Mince delegation to meet European Commission in Brussels
Meat industry leaders are seeking a meeting with the European Commission to press the case for Europe's mince regulations to be adapted in line with UK production and consumption practices.
Meat industry leaders are seeking a meeting with the European Commission in Brussels to press the case for Europe's mince regulations to be adapted in line with UK production and consumption practices.
Following the so-called 'Mince Summit' held in London this morning it was agreed that a delegation of industry representatives, from across the entire meat chain, should discuss the UK's case with Commission officials.
The delegation's key objective would be to spell out the difference between the regulatory requirements of 'ready-to-eat' minced meat, which could be eaten partially cooked or even raw, and the traditional UK minced meat product which is cooked thoroughly before consumption. Once this discussion has taken place, the Food Standards Agency, which was represented at today's summit, will progress the UK's requirement for a regulatory change, through Commission groups.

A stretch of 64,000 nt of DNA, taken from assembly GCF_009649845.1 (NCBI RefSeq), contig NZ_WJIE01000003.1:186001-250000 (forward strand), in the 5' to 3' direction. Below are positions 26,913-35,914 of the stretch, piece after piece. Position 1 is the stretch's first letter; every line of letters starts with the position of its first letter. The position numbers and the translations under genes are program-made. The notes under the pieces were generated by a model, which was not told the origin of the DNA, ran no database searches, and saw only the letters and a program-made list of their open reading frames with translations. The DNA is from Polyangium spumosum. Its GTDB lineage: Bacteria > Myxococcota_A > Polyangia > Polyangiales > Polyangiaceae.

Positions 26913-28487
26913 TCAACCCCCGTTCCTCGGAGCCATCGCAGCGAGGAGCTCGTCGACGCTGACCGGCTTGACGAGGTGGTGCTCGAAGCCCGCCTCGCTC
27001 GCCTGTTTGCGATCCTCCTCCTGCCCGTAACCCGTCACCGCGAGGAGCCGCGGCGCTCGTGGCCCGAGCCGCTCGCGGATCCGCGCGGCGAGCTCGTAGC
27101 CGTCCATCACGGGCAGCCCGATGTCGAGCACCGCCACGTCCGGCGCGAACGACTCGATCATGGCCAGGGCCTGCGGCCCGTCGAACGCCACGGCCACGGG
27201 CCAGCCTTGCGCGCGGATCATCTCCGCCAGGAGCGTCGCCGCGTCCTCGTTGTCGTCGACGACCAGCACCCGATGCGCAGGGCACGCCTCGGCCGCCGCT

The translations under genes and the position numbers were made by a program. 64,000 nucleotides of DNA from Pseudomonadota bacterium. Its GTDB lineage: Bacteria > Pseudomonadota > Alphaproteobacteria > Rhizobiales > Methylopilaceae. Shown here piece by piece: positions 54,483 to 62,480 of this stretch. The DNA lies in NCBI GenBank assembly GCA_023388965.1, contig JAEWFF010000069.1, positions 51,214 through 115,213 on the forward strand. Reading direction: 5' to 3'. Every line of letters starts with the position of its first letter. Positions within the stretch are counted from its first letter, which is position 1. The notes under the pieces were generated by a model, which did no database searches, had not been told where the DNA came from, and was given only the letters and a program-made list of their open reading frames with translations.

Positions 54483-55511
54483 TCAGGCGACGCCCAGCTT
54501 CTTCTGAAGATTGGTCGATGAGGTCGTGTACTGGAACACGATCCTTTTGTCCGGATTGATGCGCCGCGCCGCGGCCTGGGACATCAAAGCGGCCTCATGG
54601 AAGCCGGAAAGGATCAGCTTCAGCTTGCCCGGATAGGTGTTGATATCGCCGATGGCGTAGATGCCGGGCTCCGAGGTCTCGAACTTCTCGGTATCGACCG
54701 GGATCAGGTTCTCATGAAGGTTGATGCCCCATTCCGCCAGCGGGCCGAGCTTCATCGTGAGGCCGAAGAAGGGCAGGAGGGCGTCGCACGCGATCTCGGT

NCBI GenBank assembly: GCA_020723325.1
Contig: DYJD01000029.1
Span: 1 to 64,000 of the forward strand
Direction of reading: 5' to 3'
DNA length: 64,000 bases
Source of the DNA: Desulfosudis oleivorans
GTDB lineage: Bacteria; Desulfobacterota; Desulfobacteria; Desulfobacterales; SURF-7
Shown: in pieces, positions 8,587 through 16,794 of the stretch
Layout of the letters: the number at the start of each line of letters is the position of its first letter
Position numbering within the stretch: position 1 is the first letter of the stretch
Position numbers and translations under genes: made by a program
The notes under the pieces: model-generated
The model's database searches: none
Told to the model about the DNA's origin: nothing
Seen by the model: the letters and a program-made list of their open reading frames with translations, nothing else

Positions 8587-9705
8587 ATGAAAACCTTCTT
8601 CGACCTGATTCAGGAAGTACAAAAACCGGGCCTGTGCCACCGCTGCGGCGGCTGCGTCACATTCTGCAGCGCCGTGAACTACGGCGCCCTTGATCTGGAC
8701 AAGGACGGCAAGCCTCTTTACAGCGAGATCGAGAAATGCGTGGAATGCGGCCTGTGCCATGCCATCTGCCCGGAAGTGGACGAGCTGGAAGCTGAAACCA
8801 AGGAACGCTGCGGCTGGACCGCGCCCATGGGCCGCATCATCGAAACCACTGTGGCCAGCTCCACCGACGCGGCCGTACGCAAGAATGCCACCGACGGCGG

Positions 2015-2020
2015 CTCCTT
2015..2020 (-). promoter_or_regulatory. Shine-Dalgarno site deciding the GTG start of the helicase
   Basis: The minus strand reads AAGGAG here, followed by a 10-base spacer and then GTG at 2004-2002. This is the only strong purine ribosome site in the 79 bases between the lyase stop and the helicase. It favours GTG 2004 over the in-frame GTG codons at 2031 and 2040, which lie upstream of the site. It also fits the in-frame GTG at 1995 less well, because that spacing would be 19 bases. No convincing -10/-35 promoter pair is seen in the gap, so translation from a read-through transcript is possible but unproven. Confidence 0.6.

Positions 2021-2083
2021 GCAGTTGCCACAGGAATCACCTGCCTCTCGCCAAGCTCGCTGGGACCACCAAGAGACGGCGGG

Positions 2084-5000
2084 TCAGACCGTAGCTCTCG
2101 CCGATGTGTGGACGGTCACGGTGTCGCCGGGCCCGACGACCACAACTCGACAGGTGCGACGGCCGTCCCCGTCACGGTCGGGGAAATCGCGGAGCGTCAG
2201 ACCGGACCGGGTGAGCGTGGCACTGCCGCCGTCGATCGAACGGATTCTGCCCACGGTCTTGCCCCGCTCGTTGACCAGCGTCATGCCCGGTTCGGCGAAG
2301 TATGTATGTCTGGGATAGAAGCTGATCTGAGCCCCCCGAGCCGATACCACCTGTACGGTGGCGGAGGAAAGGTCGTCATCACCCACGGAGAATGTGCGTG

"In preparation for the Brussels meeting, we've all agreed to gather fresh data on the production volumes and values attached to the UK mince sector," said Ian Anderson, executive manager of the Scottish Association of Meat Wholesalers. "We will also be gathering information on the mirco-biological standards which are already applied in UK meat plants to show that the production of mince for cooking is already being produced under extremely safe and high quality procedures.
Anderson said it was also agreed yesterday that the case the meat industry will be bringing to Brussels must be judged entirely on science-based principles and not on how minced meat may be used in other EU countries."
Under present EU regulatory proposals, minced meat would have to be used according to a restricted time limit, a requirement which is deemed to be unnecessary for meat which is destined to be cooked thoroughly. If the time limit is allowed to stand, however, it will seriously reduce the amount of meat which can be used in the UK for mince production, a sector of the market which currently accounts for around 40% of all red meat production.